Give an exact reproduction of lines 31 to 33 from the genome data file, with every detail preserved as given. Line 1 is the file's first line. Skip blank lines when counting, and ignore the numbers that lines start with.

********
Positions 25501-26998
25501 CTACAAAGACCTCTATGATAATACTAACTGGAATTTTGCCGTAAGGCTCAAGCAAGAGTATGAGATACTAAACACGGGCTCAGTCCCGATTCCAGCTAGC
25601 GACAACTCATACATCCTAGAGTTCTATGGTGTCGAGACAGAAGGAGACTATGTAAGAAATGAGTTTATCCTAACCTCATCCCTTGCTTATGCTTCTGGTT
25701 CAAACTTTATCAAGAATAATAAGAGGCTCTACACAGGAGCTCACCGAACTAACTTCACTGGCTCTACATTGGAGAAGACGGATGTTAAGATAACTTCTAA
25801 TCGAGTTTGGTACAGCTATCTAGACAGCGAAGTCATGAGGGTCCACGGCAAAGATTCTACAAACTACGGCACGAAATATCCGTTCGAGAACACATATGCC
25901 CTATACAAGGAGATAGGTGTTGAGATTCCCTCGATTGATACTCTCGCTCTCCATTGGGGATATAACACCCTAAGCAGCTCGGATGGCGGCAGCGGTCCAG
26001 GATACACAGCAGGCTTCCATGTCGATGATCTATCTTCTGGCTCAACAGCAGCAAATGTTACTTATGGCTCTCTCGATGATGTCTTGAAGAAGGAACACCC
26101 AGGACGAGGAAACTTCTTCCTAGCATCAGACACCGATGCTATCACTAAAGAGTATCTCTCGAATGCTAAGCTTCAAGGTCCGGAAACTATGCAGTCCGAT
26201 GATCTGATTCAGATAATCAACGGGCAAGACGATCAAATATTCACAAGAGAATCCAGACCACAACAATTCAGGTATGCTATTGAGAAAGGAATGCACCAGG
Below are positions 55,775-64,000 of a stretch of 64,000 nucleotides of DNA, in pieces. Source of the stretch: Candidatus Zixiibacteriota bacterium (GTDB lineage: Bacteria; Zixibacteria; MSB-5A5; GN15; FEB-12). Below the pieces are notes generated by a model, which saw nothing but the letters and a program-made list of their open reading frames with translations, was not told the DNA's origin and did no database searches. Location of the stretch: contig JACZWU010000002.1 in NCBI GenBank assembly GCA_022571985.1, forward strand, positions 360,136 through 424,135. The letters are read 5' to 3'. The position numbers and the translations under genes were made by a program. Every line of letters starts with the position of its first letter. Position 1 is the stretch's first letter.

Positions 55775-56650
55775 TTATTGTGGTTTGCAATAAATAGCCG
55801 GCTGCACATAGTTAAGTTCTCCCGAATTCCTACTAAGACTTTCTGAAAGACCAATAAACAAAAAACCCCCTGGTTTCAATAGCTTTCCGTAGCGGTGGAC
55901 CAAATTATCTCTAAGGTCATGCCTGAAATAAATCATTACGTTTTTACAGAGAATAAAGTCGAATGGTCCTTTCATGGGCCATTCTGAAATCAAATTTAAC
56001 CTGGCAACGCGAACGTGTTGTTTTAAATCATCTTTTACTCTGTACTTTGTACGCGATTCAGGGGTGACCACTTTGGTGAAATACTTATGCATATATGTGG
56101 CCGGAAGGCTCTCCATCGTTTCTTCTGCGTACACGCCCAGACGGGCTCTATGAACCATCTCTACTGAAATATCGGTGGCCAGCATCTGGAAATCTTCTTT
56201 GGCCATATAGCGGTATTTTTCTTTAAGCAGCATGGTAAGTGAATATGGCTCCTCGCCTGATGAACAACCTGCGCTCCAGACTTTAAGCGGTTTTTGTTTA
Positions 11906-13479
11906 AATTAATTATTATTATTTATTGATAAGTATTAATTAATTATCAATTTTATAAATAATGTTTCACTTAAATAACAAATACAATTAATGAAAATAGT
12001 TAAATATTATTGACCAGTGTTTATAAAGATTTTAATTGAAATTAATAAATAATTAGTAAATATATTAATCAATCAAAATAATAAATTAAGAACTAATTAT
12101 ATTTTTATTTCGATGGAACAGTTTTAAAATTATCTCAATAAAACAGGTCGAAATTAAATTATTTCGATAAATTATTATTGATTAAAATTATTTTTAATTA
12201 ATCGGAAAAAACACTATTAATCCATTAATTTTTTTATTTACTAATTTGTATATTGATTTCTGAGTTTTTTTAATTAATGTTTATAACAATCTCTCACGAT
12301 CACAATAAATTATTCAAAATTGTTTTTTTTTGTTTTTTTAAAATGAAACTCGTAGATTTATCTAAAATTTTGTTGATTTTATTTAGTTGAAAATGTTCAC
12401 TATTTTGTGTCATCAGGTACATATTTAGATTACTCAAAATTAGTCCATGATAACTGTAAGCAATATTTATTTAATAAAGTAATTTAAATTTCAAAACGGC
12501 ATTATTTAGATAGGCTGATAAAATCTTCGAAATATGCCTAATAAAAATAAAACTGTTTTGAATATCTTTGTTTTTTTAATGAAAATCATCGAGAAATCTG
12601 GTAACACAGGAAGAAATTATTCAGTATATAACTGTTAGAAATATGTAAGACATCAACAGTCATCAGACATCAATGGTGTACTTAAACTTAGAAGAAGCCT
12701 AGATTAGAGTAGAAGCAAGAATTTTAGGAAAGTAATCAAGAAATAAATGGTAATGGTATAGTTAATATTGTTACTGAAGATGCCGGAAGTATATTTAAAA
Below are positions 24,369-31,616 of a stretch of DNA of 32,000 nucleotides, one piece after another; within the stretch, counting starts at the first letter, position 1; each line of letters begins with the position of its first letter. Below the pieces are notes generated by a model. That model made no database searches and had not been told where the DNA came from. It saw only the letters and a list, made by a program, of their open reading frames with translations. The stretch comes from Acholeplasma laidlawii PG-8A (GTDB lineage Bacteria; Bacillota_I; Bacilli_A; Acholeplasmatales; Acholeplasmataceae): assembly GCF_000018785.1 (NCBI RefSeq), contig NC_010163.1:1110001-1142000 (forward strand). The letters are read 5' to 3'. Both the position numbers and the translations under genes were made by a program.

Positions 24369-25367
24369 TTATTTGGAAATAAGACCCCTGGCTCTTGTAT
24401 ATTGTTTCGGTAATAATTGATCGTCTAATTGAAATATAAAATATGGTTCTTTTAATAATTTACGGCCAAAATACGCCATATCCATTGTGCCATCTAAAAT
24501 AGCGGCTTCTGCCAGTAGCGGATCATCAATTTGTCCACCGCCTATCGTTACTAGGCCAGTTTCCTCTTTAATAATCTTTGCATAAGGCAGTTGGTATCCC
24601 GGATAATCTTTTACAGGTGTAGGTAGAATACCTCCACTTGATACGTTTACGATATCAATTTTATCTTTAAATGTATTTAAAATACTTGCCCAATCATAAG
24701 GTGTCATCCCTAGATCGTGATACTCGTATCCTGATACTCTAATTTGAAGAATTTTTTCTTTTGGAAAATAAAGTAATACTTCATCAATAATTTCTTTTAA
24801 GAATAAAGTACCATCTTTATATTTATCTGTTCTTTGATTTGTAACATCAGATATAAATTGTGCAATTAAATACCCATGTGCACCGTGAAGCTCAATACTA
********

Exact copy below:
24401 ATTGTTTCGGTAATAATTGATCGTCTAATTGAAATATAAAATATGGTTCTTTTAATAATTTACGGCCAAAATACGCCATATCCATTGTGCCATCTAAAAT
24501 AGCGGCTTCTGCCAGTAGCGGATCATCAATTTGTCCACCGCCTATCGTTACTAGGCCAGTTTCCTCTTTAATAATCTTTGCATAAGGCAGTTGGTATCCC
24601 GGATAATCTTTTACAGGTGTAGGTAGAATACCTCCACTTGATACGTTTACGATATCAATTTTATCTTTAAATGTATTTAAAATACTTGCCCAATCATAAG